Editor’s note: This is the final of two installments about Diane Y. Welch’s book about Lilian Rice.
RANCHO SANTA FE — The year 1910 heralded the debut of the song, “Let Me Call You Sweetheart” and the invention of the rubber girdle which liberated women from the corset. It would be another 10 years before women would finally get the right to vote.
That spring, 21-year-old Lilian J. Rice returned to her home in National City after graduating from the University of California at Berkeley with a degree in architecture. Her yearbook described her as, “the very model of serious young womanhood fulfilling the promise of education and professional status so long denied her sex.”
Rice would go on to become a defining figure in San Diego, architectural and women’s history.
Her authorized biography titled “Lilian J. Rice: Architect of Rancho Santa Fe, California” written by Diane Y. Welch will be published spring 2010 to celebrate her graduation centennial from Berkeley. Welch worked on the book for three years.
“Rice’s story is still shrouded in mystery because so little has been written about her; no diaries or journals or letters,” she said. Instead, Welch relied on newspaper and research archives as well as oral histories from sources that included Miriam Sellgren, Rice’s step grandniece.
Rice spent the summer after graduation competing at the ZLAC (Women’s) Rowing Club in Pacific Beach and caring for her invalid mother, Laura, an artist who painted miniature landscapes in oils. The two often traveled to the San Jacinto and Warner Hot Springs.
In the fall, Rice returned to Berkeley for the school year to earn a teaching certificate to supplement her work as architect. She was influenced by her father, Julius A. Rice, who worked as a school administrator during bad economic times and as a real estate sales agent and developer during better times with son, Jack.
Afterward Rice came home to National City where she taught math for several years while working as a draftsperson. She also received rave reviews as a theater actress.
In 1921, she was teaching descriptive geometry at San Diego State Teacher’s College when she was recruited by celebrated architect Richard Requa to join his firm as a part-time associate.
Requa & Jackson had been contracted by the Santa Fe Land Improvement Company, an arm of the Atchison, Topeka and Santa Fe Railway, to build a master-planned community that would ultimately become known as Rancho Santa Fe. The following year, Requa turned the project over to Rice.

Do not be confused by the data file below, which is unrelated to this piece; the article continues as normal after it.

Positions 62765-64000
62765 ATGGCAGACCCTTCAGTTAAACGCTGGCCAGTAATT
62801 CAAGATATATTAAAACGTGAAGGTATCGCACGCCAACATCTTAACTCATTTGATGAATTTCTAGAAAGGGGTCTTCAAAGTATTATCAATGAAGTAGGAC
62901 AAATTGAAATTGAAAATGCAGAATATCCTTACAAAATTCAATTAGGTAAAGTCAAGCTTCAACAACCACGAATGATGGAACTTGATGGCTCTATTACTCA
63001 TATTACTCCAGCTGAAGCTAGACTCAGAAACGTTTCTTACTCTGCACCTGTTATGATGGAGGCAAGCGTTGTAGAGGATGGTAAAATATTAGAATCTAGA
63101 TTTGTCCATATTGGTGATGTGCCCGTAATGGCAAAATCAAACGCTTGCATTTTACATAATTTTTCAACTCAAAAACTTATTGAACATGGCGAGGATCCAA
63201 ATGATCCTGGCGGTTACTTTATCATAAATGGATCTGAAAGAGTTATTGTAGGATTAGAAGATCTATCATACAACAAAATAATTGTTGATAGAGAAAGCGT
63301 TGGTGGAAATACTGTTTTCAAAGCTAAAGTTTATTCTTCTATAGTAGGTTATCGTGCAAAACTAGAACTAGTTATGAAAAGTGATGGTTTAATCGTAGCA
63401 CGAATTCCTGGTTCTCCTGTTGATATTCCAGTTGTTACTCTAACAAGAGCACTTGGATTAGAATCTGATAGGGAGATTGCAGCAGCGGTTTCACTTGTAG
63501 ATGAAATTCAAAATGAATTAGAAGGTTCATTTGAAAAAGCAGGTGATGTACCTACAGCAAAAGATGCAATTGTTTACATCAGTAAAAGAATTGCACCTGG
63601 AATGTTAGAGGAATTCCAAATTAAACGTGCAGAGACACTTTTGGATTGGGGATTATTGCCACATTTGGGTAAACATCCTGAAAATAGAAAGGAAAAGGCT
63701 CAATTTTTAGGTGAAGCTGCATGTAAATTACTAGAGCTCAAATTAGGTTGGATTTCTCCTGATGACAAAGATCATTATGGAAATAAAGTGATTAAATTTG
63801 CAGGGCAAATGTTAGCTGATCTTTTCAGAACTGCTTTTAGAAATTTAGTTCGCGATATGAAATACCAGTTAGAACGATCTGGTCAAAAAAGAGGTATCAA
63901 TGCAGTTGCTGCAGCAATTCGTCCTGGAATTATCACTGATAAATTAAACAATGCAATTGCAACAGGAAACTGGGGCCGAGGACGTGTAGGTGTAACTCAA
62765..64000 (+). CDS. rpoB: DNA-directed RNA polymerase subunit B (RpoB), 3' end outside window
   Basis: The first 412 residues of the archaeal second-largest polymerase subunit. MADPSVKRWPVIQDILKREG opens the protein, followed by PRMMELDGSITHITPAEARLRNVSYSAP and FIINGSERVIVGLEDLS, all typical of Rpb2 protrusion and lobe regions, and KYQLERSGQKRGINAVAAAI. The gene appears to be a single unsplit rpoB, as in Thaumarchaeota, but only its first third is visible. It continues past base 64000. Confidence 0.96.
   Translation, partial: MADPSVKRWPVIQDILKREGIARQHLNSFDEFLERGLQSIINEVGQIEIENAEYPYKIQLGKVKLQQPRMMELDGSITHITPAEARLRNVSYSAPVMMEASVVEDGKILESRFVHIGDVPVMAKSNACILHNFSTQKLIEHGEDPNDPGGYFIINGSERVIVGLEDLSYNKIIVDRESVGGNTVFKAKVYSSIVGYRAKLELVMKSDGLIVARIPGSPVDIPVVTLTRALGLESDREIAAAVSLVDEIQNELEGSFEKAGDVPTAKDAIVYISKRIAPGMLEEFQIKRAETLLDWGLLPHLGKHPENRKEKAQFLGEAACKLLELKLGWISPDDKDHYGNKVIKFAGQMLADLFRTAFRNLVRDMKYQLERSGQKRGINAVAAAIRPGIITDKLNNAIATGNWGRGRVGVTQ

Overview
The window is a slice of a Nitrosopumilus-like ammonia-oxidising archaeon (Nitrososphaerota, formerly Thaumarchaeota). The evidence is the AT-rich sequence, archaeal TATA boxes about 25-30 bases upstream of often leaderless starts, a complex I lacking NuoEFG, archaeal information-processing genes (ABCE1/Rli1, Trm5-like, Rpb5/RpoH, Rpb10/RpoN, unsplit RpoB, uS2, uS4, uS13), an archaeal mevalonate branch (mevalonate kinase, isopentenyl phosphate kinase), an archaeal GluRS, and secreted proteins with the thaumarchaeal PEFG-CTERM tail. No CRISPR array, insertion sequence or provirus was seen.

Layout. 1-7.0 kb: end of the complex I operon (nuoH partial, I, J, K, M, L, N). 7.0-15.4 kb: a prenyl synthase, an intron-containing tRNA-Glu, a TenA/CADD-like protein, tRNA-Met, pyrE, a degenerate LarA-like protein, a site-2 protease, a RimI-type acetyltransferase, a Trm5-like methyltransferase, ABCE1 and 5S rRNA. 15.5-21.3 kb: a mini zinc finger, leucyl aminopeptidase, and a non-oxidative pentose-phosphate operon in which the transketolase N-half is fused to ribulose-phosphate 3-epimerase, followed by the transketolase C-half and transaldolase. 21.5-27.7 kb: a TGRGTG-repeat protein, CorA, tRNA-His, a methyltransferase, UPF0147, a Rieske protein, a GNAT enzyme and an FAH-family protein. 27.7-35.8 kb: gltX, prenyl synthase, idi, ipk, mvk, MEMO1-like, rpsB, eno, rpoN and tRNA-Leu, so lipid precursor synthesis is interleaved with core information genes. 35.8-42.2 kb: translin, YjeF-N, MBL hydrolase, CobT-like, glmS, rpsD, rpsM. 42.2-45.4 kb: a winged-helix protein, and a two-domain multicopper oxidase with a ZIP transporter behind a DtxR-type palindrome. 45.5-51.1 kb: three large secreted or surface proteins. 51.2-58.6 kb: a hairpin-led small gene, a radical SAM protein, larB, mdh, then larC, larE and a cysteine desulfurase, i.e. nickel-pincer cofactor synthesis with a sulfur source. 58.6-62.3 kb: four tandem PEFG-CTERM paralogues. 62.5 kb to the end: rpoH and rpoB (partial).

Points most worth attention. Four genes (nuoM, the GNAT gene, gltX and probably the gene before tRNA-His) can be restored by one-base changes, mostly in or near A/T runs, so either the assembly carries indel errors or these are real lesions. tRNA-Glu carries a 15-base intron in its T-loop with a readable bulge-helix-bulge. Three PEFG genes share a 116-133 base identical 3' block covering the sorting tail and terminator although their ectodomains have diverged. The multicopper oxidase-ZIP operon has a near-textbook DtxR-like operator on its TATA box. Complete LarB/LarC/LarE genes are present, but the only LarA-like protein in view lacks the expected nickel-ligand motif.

“An oral history by Samuel Hamill who also worked for Requa told historian Harriet Rocklin that the compensation was not sufficient and the distance from downtown San Diego was too far to justify continued involvement with the project,” explained Welch. “Therefore, it was passed on to the talented associate Ms. Rice.”
Rice’s interpretation of Spanish Revival architecture was artfully carried out through public, commercial and residential properties.
“I have found real joy at Rancho Santa Fe,” she wrote. “Every environment here calls for simplicity and beauty: the gorgeous natural landscapes, the gently broken topography, the nearby mountains. No one with a sense of fitness, it seems to me, could violate these natural factors by creating anything that lacked simplicity in line and form and color.”
Rice faced her first major hurdle as resident architect and project supervisor when a truckers strike would have halted construction had it not been for the willingness of female staff to get up from behind their desks and behind the steering wheel of trucks to move building materials.
“Everyone pitched in to get the job done,” Welch said. “It’s very telling that they didn’t have an attitude, ‘It’s not my job.’”
Rice eventually built a permanent home at The Inn at Rancho Santa Fe called the Wisteria Cottage.
“She lived on one side of the cottage and her female staff which included architects, draftswomen and support staff on the other side,” Welch said. “To relieve stress, architect Olive Chadeayne would clean pans while Lilian played the piano.”
Rice was also one of the first trustees of the Rancho Santa Fe School District.
In 1935, Rice hired Leonard Neal as the lead draftsman for her work designing San Dieguito Union High School (now San Dieguito Academy). Their office was located on the bottom floor of the building at La Granada and Paseo Delicias. He lived in the apartments above.
In correspondence to his bride in Santa Monica Neal wrote, “My dear girlywig … There are a very nice group of people down here, not particularly good looking … Miss Rice is a very sweet old dear.”
Rice died Dec. 22, 1938, of ovarian cancer. She was 49. Her grief-stricken mother, a widow, died eight months later.
“Rice’s life is important because she was a pioneer as a female architect, not only surviving but thriving in a male dominated profession during the Great Depression,” Welch said. “Her story will resonate with, and hopefully inspire, those who wish to follow a similar professional path. It will also be of value to those interested in women’s history, the history of San Diego’s built environment and the determination of the human spirit.”
Welch will present a lecture about Lilian J. Rice at the historic Riford Library at 7555 Draper Ave. in La Jolla from 6 to 7:30 p.m. Oct. 23. She will feature more than 200 images, set to period music from the 1930s, showcasing Rice’s architecture. RSVP to Catherine Greene at (858) 552-1657. For more information, visit dianewelch.com.